By Gabriel San Roman
By Gustavo Arellano
By Aimee Murillo
By Matt Coker
By Vickie Chang
By Matt Coker
By Eric Hood
By Eric Hood
It was the feel-good story of 1884: they found him on the street, polished him up and made him the darling of high society —until, of course, his condition overpowered him. In its day, the "salvation" of John (real name Joseph) Merrick from a life of freak-show terror symbolized everything the Victorians wanted to believe about their fundamental compassion and decency. In Bernard Pomerance's play Elephant Man, this self-righteous and indeed selfish charity is exposed as everything we like to believe we're too compassionate and decent to inflict upon one another: manipulations that reduced Merrick to a cause, a syndrome, a symbol—anything but a person. Despite all the trappings of normality granted him by doctors at the Royal London Hospital, Merrick remained as much of a captive—as much of a freak—as he ever was on the street.
This potent and vivid production at Stages (memorably directed by Gavin Carlton) adds rich texture to the play's conceit that deformity is more than just skin-deep, demanding a more substantial examination of our own definitions of humanity.Elephant Man closely follows the remarkable arc of Merrick's history. He was a sideshow attraction until he was discovered by surgeon Frederick Treves; he became quite the celebrity, even receiving royal visits in his tiny hospital room; and he was, by all accounts, as intellectual and charming as one could hope, even penning a short autobiography before he died.
Merrick's life is already rippling with drama, tension and emotion. The real task for a production—as it was for Merrick's contemporaries—is to pierce the symbolism inherent in his ailment. It's easy to use the Elephant Man as a device. Who's really deformed, the play inquires shrilly: The unassuming and humble Merrick or the pompous Victorians who keep him? To make the Elephant Man a man, however, is another story—and it's that story that Carlton and his cast tell best.
Admittedly, the production sometimes creaks and sputters. When Merrick chirps that his head is so big because it's full of dreams, or that he just opens his mouth and out pops the truth, you can't help but think he's a bit of a pompous wanker himself. But Robert Dean Nunez as Merrick transcends the few uncomfortably maudlin spots in the play with the help of director Carlton, who fleshes out Merrick's inner life via an ambitious and elaborate staging that leans as much toward the vocabulary of film as it does theater.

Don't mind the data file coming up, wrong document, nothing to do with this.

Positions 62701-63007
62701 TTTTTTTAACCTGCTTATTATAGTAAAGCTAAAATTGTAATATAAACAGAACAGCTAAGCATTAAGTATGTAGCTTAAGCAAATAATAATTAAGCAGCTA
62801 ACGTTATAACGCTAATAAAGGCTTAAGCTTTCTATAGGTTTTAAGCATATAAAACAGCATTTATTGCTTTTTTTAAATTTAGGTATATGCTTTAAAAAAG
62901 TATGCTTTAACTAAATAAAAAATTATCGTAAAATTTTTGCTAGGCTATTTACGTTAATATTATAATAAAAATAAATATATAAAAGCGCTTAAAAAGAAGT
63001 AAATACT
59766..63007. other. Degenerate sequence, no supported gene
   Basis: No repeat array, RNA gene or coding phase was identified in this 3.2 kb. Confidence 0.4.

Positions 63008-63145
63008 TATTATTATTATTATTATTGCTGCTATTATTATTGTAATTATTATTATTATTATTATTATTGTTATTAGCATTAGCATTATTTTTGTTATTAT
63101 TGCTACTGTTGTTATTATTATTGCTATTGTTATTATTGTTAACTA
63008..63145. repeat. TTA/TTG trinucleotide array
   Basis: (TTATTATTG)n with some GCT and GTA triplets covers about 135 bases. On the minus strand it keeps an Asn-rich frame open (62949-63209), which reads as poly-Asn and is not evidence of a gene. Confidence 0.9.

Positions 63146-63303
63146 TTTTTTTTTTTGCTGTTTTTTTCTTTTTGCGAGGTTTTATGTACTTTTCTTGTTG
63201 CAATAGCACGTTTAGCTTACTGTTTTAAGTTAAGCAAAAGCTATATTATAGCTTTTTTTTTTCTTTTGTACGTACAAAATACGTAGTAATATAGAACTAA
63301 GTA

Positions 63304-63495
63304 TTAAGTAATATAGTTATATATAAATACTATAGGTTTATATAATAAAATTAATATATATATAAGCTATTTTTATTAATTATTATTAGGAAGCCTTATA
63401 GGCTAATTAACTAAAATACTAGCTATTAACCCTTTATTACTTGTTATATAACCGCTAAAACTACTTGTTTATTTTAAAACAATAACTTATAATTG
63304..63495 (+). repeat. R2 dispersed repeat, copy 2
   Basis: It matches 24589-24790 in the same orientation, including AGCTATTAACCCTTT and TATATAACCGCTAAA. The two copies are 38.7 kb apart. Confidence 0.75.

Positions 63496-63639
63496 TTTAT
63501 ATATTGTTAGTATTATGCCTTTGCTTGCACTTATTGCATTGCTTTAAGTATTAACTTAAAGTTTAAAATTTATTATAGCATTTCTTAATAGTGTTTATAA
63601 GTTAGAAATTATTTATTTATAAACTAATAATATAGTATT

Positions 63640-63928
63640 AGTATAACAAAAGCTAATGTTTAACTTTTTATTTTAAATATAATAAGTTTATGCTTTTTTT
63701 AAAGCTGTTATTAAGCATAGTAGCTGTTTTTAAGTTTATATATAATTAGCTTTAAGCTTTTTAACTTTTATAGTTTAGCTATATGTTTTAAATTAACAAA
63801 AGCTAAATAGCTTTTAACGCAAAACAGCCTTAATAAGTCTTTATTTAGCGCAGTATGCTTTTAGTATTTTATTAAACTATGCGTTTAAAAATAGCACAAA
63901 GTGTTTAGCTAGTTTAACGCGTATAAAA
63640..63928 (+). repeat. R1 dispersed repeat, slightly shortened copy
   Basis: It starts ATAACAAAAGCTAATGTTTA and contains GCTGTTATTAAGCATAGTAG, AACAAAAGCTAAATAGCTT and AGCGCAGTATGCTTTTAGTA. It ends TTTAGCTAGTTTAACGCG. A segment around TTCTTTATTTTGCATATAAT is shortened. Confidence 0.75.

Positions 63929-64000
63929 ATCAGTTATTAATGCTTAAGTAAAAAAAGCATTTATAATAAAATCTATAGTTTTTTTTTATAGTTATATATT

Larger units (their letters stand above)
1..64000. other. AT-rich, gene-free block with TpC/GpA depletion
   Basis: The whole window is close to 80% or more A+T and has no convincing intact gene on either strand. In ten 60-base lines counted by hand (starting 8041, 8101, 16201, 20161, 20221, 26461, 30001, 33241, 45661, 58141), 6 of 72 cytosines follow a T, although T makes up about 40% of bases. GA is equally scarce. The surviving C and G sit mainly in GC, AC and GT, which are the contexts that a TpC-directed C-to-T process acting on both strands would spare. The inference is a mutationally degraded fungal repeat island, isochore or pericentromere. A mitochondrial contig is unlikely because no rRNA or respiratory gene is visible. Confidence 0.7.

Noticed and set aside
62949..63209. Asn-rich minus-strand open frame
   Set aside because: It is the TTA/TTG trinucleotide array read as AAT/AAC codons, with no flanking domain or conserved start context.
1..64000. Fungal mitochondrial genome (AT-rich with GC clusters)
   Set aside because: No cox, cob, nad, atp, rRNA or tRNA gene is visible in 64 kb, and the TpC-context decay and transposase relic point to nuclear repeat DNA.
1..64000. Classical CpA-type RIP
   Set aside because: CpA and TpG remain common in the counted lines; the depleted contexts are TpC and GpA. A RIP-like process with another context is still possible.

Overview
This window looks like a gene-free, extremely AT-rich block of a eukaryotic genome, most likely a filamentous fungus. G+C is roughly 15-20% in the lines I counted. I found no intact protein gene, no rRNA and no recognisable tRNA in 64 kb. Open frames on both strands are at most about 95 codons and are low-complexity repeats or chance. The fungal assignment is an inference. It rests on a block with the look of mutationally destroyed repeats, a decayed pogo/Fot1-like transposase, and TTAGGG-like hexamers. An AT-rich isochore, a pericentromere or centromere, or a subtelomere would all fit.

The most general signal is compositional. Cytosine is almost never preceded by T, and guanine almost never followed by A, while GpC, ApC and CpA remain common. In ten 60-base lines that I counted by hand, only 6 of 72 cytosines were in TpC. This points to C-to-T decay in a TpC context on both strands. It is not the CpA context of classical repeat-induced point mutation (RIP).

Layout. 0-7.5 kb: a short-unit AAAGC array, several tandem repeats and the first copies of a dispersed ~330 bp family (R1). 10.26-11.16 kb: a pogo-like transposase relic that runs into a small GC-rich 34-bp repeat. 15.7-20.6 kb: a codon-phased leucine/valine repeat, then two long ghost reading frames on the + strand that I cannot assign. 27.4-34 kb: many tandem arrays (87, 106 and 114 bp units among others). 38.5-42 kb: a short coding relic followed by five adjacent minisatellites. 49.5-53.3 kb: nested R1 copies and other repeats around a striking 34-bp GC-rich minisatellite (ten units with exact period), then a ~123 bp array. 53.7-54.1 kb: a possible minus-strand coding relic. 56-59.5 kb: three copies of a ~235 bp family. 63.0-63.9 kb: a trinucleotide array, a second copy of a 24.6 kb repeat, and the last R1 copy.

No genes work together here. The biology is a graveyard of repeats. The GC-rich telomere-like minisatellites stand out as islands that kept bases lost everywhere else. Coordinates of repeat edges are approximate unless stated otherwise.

While you could argue that the reliance on cinematic effect at times overpowers some of the subtler interactions between the play's supporting characters, you can't argue with its stimulating properties. From the deliciously staged freak-show appearance of the pinheads to a filmed shot of a lecture hall full of medical men who are revolted by Treves' first public display of Merrick, the technical wizardry brings a richer feel to this play, illuminating Merrick's inner monologue.
Nunez wears Merrick's deformity with grace and feeling but best captures the Elephant Man's deep and lonely imagination. To hear him weep is wounding, but to actually see him as no one else can see him—standing straight and confident, his smooth, unmarred hand held out to a lady —is heartbreaking.
The cast sharpens Carlton's edge, shouldering the white-man's-burden philosophy quite nicely. Bryan Jennings' Treves is a self-satisfied monolith of a man, uncomfortably comfortable with taking over Merrick's life. Jennifer Bishton's Ms. Kendal, an actress charged to provide Merrick with some charitable female companionship, pegs the power inherent in her pity as she delights in being so kind and understanding to this unfortunate.
There was a poem the real-life Merrick was supposedly fond of quoting, about how the mind and the soul are the measure of the man. It resonates with added poignancy in this production, in which Merrick is measured (literally and metaphorically) by everything but. As a disorder personified, he is a celebrity; as a person, he goes unexamined. Menaced by his old freak-show keeper one late night, Merrick defends his new life in the isolated annex of the Royal London Hospital. "These people are my friends," he protests. "Are they?" his keeper asks. "Seems to me you're still selling the same service at no charge."
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